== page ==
International trade, material flows and land use: developing a physical trade balance for the European Union

Giljum, S., Hubacek, K., (2001):

International trade, material flows and land use: developing a physical trade balance for the European Union. Interim Report IR-01-59. International Institute for Applied Systems Analysis (IIASA). Laxenburg.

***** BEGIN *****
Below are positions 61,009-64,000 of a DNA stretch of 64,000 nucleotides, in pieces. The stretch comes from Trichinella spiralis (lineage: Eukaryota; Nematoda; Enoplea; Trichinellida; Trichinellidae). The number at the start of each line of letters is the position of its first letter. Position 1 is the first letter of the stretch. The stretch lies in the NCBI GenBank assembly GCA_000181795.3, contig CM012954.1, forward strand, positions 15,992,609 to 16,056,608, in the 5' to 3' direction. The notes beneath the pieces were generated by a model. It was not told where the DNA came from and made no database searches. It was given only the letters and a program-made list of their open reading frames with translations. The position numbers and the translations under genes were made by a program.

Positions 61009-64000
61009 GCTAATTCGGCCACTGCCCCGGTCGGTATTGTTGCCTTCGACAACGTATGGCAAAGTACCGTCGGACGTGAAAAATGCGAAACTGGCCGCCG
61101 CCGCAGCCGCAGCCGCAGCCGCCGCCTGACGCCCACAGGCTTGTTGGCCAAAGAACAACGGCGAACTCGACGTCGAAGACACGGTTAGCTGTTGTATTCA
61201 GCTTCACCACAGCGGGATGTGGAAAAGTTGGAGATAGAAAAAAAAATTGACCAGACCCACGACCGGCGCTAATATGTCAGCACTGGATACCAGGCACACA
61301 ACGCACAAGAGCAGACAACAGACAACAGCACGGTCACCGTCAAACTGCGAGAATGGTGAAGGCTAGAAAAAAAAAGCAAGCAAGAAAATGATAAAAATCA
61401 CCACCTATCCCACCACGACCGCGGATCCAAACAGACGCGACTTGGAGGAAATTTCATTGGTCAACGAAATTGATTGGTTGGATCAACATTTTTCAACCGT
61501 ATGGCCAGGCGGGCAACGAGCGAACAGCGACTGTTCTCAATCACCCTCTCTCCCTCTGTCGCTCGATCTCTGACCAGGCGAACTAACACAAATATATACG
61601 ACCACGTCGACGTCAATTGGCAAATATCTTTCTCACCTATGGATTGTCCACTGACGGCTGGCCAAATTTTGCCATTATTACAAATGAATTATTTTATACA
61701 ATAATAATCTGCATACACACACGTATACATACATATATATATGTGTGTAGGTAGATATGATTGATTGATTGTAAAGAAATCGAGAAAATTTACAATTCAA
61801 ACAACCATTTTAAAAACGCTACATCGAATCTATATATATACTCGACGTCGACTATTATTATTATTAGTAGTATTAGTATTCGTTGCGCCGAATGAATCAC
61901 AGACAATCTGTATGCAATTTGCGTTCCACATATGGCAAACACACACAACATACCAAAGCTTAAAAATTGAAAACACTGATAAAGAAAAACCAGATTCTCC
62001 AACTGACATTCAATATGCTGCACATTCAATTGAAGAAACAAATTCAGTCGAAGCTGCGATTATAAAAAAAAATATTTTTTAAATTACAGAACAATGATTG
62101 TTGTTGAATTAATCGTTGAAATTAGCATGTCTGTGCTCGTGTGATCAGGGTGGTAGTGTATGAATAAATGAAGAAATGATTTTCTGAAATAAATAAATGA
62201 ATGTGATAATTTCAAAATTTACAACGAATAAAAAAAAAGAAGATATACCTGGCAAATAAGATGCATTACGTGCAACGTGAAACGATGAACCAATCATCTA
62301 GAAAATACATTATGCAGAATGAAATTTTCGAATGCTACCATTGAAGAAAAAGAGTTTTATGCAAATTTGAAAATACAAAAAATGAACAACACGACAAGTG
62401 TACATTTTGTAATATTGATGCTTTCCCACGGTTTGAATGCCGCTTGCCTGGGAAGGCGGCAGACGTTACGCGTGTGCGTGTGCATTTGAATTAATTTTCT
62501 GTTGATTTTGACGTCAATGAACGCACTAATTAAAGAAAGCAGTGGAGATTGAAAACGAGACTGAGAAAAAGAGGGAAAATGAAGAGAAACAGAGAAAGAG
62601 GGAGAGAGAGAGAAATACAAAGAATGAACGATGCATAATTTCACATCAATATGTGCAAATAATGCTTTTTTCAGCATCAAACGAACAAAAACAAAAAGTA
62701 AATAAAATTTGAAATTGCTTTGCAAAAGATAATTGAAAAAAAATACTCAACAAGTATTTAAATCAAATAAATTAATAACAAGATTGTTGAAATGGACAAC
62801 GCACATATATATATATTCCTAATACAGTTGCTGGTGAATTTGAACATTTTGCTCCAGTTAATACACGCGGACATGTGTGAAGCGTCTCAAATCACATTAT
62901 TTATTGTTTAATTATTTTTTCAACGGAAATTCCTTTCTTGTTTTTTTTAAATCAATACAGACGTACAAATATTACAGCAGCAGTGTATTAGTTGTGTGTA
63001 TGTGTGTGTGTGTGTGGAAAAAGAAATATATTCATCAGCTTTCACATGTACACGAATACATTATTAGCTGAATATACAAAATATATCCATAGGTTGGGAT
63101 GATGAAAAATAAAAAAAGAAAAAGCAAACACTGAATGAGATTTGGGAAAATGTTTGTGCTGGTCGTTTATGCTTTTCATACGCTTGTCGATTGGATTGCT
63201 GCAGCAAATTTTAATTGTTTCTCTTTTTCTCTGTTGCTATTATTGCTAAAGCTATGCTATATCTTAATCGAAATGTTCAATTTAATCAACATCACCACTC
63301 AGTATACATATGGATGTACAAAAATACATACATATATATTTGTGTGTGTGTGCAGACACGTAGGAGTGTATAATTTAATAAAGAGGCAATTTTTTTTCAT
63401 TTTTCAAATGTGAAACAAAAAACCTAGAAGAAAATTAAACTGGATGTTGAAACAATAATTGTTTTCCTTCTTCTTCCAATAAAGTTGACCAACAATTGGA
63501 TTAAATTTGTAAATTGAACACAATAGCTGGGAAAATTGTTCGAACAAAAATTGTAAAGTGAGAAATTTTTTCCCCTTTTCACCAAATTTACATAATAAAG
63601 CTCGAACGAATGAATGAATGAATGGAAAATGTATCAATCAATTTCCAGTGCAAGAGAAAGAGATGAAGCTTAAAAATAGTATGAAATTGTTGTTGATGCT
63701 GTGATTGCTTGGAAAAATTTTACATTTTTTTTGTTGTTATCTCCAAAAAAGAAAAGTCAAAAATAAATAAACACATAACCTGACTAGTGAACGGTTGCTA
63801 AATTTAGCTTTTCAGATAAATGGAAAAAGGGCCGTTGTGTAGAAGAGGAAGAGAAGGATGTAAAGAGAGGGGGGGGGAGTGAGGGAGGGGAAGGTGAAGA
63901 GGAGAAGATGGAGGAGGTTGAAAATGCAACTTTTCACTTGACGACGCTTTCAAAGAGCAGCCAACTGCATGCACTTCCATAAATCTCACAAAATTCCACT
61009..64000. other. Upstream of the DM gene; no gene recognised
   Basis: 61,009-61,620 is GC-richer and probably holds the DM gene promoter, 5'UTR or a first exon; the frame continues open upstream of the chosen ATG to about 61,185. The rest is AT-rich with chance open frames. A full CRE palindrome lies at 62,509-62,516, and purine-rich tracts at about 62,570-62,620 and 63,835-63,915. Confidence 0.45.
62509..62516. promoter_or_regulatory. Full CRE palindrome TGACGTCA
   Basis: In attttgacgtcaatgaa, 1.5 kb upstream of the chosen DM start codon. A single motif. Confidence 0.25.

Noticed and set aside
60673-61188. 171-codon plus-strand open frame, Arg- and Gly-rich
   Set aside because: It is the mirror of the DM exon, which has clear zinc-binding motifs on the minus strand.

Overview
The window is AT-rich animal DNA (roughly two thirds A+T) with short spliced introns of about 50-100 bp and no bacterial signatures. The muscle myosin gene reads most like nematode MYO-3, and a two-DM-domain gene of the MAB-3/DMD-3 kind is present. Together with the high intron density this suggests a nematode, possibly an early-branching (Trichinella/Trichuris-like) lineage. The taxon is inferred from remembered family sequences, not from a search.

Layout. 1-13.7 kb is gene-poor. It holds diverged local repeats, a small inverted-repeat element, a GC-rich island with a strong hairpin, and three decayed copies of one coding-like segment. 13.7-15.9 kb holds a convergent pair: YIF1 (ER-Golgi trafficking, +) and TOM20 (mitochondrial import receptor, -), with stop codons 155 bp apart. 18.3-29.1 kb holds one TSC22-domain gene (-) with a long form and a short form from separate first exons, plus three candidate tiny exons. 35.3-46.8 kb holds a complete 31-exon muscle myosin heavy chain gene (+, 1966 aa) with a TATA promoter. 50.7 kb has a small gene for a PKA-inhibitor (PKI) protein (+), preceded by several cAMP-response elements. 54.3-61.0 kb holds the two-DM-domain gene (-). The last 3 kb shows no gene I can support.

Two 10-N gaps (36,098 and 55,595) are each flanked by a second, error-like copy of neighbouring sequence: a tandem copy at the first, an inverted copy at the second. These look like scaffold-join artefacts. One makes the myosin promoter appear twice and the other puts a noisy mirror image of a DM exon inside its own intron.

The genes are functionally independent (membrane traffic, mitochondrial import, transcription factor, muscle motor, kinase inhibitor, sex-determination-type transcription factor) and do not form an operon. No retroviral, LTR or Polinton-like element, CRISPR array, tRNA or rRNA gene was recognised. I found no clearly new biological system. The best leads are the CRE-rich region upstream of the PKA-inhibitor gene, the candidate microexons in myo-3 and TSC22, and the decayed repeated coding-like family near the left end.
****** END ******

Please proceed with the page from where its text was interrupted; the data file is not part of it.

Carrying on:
The environmental impacts of globalisation and further liberalisation of international trade today are on the top of the policy agenda in a number of international organisations. While the trade relations between two countries or regions may be balanced in monetary terms, they may at the same time be characterised by a substantial inequality with regard to the flows of natural resources. Thus some regions may systematically destroy ecological capacity from other regions by importing resource intensive products and exporting wastes. In the last 10 to 15 years there has been extensive research on material flows mainly on the national level. However, empirical studies on material flows in international trade so far are very limited. In the last few years some studies have been presented, which link material flow accounting and input-output analysis (based on monetary input-output tables) for the calculation of indirect material flows through intermediate production. This procedure has also been applied for calculating direct and indirect land appropriation. The compilation of the first physical input-output tables for some western European countries in the 1990s opened new possibilities for linking physical accounting and input-output analysis. Physical input-output analysis has so far been applied only for selected materials in one country study. It has neither been used for assessments of material flows in international trade nor for any land related studies. In this report first steps towards the elaboration of a physical trade balance for the EU-15 are undertaken. Concerning the methodology of physical input-output analysis, three alternative approaches will be presented and discussed. In the empirical part, a physical trade balance for direct material flows of the EU is presented, disaggregated by world regions as well as product and material groups. In order to assess indirect resource requirements induced by imports and exports, a physical input-output model for the EU-15 is developed, based on physical input-output tables already published. This model then is used for assessing the overall resource requirements for the production of exports from EU-15 to the rest of the world. By applying physical input-output analysis, direct and indirect resource requirements will be calculated concerning both material flows and land appropriation.

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